Workers are Empowered in a Socialist Working Environment
The idea that socialism empowers workers to truly withhold the worth and absolute power of their own labor could not be more false. The only economic system in which it is possible to truly own your own labor is a practical free market. When a worker owns their own labor and trades it for direct or indirect currency, that is a moral voluntary transaction which is mutually beneficial for the worker and corporation. In a society where the government quantifies the importance of your labor (ie socialism, state socialism), one cannot be truly free. Furthermore, the value of their labor is destroyed in this system. The importance of freedom in an economic system withholds crucial implications in a praxeological sense, but is also historically one of the most important factors to hold.
Key Takeaway; Workers cannot be truly empowered in a socialist society. It is only in a practical free market that a laborer can completely benefit from the market.
The Third Misconception:
The Government can Establish a Proper Pricing System
Without a proper pricing system determined by the market, you cannot establish a quantitative relationship between all different factors of production. Because of this, it is impossible to engage in rational economic calculation in a practical market. This idea was first conveyed in Ludwig Von Mises’ 1920 article, ‘Economic Calculation in the Socialist Commonwealth’. It is completely illogical to claim that we can engage in rational calculation in a market controlled by cooperative or governmental means of production. The only way we can truly achieve efficient and ethical means of production can be produced is mass privatization of goods and property. Furthermore, there is no possible scenario that exists today where the government may produce at a more efficient rate than private organization and free enterprise.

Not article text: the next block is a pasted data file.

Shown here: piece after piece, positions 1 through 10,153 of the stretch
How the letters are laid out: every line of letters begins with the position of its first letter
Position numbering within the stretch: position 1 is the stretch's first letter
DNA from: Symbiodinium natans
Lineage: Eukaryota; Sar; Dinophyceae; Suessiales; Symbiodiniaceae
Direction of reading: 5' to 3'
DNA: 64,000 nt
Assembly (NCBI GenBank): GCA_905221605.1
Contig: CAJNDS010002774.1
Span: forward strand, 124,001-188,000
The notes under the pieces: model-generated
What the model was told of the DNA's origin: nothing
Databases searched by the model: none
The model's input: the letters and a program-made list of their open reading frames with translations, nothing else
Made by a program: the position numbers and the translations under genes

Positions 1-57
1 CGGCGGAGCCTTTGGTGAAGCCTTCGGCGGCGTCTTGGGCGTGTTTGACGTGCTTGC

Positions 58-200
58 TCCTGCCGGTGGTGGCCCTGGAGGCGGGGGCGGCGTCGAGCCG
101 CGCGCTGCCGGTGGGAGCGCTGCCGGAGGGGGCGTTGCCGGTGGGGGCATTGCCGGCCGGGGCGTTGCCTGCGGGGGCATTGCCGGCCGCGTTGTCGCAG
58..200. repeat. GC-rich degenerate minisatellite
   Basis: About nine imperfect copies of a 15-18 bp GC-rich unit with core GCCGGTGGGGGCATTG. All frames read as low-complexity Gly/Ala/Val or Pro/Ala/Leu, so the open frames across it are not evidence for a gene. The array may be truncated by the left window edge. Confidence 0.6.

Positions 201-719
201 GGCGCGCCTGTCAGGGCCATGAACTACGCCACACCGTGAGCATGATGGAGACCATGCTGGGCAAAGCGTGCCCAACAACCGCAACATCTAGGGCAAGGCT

“Admittedly, monetary calculation has its inconveniences and serious defects, but we have certainly nothing better to put in its place, and for the practical purposes of life monetary calculation as it exists under a sound monetary system always suffices. Were we to dispense with it, any economic system of calculation would become absolutely impossible.”
- Economic Calculation in the Socialist Commonwealth, p. 25
The influence the internet has had on politics among the youth of this world has been quite ubiquitous to say the very least. As the logical economic standpoints that generations before us have so boldly defended begin to fade away, a new irrational political standpoint begins to take place. The best way our young, economically justified youth can fight back against these ideas so repugnant to the logical foundations of capitalism and free enterprise is widespread information of our own. Those who enjoy freedom, capitalism and rational economic calculation must go against what we so vehemently oppose.
Mises, Ludwig Von. Economic Calculation in the Socialist Commonwealth. Ludwig Von Mises Institute, Auburn University, 2008.
Mises, Ludwig Von, and Mark Thornton. The Quotable Mises. Ludwig Von Mises Institute, 2005.